The Gem of this whole story is how Biscardi frames his role regarding the big national story (we can only assume it was the Georgian Bigfoot). We have a press release here, where his role during the Georgian Bigfoot seemed a little different. Honestly we are not trying to be snarky, the press release seems more like he was trying to promote than debunk.

Brandilyn's Blog Site
Bigfoot Live Radio Show
Biscardi's Georgian Bigfoot Press Release

Open Letter to BLC from David Rodriguez

In an open letter to The Bigfoot Lunch Club, David Rodriguez, a speaker at the Oregon Sasquatch Symposium defends Cliff Crook--or at least he claims we should not be so quick to judge. We have been public regarding our criticism of Crook, some would even call us down right dismissive. Without further ado, lets get to the compelling letter submitted to us by Mr. Rodriguez.

Bigfoot Lunch Club,
There's been a few mentions on blogs about Cliff Crook over the years. And with the latest, I feel its an opportune time to dispel some innacuricies floating around out there. As many know, I have recently been looking into another individuals outlandish claims from deep in the land of Sylvanic. Now I think it's time to pursue the truth in a different direction.

I don't see Cliff Crook fitting in the negative light that some have painted him in. I suspect that much of what has been said about him was initially born out of animosity within the field by a few, animosity that sometimes gets out of hand, and then the rest just assume the assertions to be the truth because they have a louder bullhorn. Well, this time I'd say its the criticism that is unfairly derived and poorly corroborated with any form of evidence.

So why do some consider the Wild Creek Photos to be a hoax and therefore Mr. Crook to be a hoaxer? This is one of the most screwed up conclusions I have seen in this field. The most popular reason people give is that its a small action figure made up to look like a bigfoot. We can see it repeated over on Cryptomundo right now and in many a blog or forum commentary. Well, everyone can write that unsupported explanation off their books! Cliff has been given a bum deal all these years by certain people in the bigfoot community. Sure there may still be questions about the photos, but I have a feeling he would have good valid answers, if people just asked before prejudging them. I've closely looked at a few photos in the sequence and I'm pretty confident about the following.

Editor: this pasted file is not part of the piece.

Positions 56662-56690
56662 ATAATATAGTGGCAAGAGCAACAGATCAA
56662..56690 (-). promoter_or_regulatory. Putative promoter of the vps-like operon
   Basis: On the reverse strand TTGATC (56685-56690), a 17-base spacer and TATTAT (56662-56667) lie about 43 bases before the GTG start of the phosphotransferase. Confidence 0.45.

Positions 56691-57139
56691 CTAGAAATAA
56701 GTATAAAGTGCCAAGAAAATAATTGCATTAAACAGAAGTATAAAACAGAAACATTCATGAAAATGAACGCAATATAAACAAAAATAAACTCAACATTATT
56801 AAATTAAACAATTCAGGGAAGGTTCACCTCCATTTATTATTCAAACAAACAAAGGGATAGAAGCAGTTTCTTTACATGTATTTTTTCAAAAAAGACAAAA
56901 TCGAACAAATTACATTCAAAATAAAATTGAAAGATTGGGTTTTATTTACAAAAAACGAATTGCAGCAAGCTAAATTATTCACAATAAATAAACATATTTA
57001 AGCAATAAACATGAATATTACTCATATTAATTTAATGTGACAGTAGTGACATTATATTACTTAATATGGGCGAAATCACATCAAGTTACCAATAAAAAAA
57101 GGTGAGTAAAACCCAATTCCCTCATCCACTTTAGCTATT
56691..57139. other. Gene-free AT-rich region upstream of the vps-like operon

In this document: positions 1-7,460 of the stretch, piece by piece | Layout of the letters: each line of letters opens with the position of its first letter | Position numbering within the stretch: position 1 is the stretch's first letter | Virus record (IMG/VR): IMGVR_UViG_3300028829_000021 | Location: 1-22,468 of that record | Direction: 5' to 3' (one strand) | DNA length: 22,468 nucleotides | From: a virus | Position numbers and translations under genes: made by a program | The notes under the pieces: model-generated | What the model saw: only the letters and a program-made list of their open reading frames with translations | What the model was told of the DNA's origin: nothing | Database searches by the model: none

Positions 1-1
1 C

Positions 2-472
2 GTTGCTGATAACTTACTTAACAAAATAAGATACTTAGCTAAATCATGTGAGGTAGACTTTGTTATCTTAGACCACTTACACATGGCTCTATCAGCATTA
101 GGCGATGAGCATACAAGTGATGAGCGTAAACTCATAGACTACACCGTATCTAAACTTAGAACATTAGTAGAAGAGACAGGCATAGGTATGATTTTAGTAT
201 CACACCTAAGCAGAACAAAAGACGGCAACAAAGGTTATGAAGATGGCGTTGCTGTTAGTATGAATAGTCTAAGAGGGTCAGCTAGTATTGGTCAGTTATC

So its time to blow the 'small action figure' allegation out of the water. You see those tiny white spots in the water? That appears to be one of a few well known aquatic plant species, such as White Water Crowfoot, Water Buttercup or Fanwort. They each grow in slow moving streams or in ponds throughout the US and Canada. I see it in the rivers and ponds where I live here in Oregon, which is how I first recognized it in the photos. I also have some background in waterway ecosystems having once pursued the construction of a fresh water interpretive center. Depending on species, the size of the flowers (1/2" - 3/4") then provides some scale to the photos.



Then I've read where people comment on the size of the grass as the reason why it must be a small action figure too. Well once again, that's a baseless and innacurate conclusion . That isn't lawn grass people! The grass in question is likely a well known invasive species called Reed Canary Grass or Phalaris arundinacea. The species grows very well along the water's edge and can reach 6' in height.


It is possible that its a plant variety known as Rush if I see a bulb in the photo, but without more detailed images, its difficult to tell for certain. http://plants.usda.gov/java/profile?symbol=JUNCU Either way, other items in the photo combined provide an even better idea of scale, and in fact they would support each other's scale. Here we have two good biological reasons to rule out claims of it being some little action figure or that "forced perspective" was used. I can say without hesitation that the figure is larger then a human. There are other plants and leaves in the photos, and if their species was identified from better quality photos, they would provide additonal validation to size and scale of the central figure.

I've never looked at his original 35mm photos, but those I've been able to find a few online over the last few years that certainly don't automatically conclude hoax, despite what some forums and bloggers have repeated. I once posted some of this information about the aquatic biology over on BFRO in a thread there about Cliff, but this information was soon deleted from that thread. That didn't impress me in the least. Why would BFRO remove legitimate information about the surrounding biology visible in those photos? When an organization does that, then I cannot help but question if they are truly unbiased in their research. I guess I can say this now because I've also been removed from their elitist sometimes misinformed forum. (Oh and their Snow Mound mystery, is nothing more then decaying woody debris from the nearby dead stump that fell on the then deep snow and was subsequently torn apart by animals looking for grubs in the Spring. The decaying somewhat dispersed chunks then acted as insulation from the sun, leaving a mound of snow beneath. BFRO, do your own experiment validating this, but you have to be careful to not compact the snow too much around the decaying log.) Anyway, there is definitely a long-term animosity existing between Cliff Crook and Matt Moneymaker. Both Mr. Crook and Mr. Moneymaker have documents online about one another.